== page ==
Matthew Yglesias at Slow Boring reiterates the case for American free trade with likeminded countries

What we ought to be doing is trying to minimize the total amount of trade barriers, and thus the economic cost of pursuing competition with China, by reducing as many trade barriers as we can. We should stop complaining about cheap Canadian lumber. We should stop blocking imports of Latin American sugar. We should let Toyota sell cheap small trucks to Americans who want them. We should, frankly, probably start buying (or leasing2) warships from Japan and Korea, where they actually know how to build ships. America is toast in a conflict with China if we can’t count on cooperation with our friends, so we may as well optimize on maximum economic efficiency and the freest possible trade within the free world. This also applies to quasi-trade in professional services — we should make it easier for foreign doctors to practice here, and have the FDA and European drug regulators work together so approval by one agency will let you sell on either side of the Atlantic. There’s a lot we can do to work together internationally and increase prosperity.

It seems obviously crazy that the US wants countries to reduce trade links with China while setting tariffs on countries that it calls friends and allies that encourage them to trade with China instead. 

That was my column over in the Post on Monday. 


I think it's a bit crazy that New Zealand has been talking about tighter defence arrangements with the US without having a secure trade deal with the US already in hand. China is our largest trading partner. We have a free trade agreement with them. And while there have been occasional bits of weirdness facing goods entering, they don't stick giant tariffs on our exports.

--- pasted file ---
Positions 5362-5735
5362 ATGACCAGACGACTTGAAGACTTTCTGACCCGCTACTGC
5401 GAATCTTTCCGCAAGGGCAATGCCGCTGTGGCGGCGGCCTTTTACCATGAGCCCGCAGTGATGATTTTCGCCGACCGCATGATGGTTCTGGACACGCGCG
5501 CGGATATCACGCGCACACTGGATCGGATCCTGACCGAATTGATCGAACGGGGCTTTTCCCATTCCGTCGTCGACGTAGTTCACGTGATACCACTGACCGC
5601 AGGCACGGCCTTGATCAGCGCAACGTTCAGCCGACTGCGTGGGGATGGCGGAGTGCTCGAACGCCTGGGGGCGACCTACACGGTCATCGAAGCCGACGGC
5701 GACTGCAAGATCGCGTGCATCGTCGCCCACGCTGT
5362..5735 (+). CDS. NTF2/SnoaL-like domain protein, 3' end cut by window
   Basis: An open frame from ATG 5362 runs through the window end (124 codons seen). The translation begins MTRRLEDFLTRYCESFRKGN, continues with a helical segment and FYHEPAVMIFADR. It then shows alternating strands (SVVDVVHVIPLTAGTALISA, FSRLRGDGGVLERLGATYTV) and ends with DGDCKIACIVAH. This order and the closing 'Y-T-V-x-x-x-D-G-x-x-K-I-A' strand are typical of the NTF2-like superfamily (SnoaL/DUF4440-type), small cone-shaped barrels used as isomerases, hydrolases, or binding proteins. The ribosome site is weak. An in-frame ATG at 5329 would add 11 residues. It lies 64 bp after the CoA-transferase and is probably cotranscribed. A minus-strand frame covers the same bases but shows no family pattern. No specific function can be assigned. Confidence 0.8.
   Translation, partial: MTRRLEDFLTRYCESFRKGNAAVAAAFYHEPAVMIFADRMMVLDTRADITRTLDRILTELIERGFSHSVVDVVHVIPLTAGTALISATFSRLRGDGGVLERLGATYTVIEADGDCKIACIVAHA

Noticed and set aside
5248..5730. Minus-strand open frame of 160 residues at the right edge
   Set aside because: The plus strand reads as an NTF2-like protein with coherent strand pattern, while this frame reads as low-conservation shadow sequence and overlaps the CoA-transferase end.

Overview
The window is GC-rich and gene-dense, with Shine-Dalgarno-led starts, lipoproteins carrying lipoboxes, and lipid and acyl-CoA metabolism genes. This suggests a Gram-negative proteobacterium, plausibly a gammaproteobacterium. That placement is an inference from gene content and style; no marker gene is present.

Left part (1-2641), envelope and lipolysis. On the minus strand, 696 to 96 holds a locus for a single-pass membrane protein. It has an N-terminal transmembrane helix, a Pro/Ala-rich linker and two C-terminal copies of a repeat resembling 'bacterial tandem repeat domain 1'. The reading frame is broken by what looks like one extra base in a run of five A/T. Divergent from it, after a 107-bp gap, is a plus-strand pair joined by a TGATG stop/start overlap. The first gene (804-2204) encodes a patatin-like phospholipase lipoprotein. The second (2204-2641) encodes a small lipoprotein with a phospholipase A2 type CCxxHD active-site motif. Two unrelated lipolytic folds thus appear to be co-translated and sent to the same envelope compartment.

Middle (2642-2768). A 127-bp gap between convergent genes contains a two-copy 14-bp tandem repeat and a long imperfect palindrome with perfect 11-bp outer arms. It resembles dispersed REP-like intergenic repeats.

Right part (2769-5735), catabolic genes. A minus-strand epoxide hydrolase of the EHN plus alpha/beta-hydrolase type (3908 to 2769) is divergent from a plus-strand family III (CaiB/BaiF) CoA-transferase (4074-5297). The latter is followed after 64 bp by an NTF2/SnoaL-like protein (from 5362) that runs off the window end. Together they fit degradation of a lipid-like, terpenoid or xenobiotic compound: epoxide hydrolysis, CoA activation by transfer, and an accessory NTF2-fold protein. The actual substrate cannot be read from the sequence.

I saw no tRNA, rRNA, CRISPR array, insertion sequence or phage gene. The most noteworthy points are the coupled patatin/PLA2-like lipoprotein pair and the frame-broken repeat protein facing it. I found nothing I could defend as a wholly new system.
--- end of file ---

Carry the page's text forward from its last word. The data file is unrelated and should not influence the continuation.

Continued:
Easy to check this for yourself, even though MFAT in general seems to prefer not making a big deal about how protectionist America is (contrast MFAT's correct and explicit views on the evils of Canadian trade practices, with softpeddling on America's). 

MFAT has a Tariff FinderMFAT has a Tariff Finder. Click the Exporting button; you're pretending to be a NZ-based exporter. Then compare tariffs on your exports if you're exporting to China, and if you're exporting to America. You can find China among the FTA partner countries on the drop-down list; the United States is on the non-FTA partner list. 

When NZ got its FTA with the UK, people made a big deal about onions now getting tariff-free access to the UK. So let's check onions. The US charges 0.83 cents/kg; no tariffs for entry into China. 

Is the Chinese ambassador wrong when he says that China has been a more reliable trade partner for New Zealand than the US has been? 

NZ trade with China can be subject to holdups at the ports if the Chinese government is mad at us - and what happened with Australian wine is concerning. 

But NZ trade with the US depends on madness in American farm states and whatever populism Congress wishes to appease [and trade with Canada is even worse - America at least tries to do its protectionism within the rules; Canada signs agreements it knows full well it will immediately break]. 

Anyway. 

If US trade policy really were about global geostrategic stuff, rather than mainly being protectionism, they would be opening trade as Yglesias suggests. 

And while neither the Republicans nor the Democrats show much interest in being reliable trade partners for anyone, I'd be a bit nervous about AUKUS.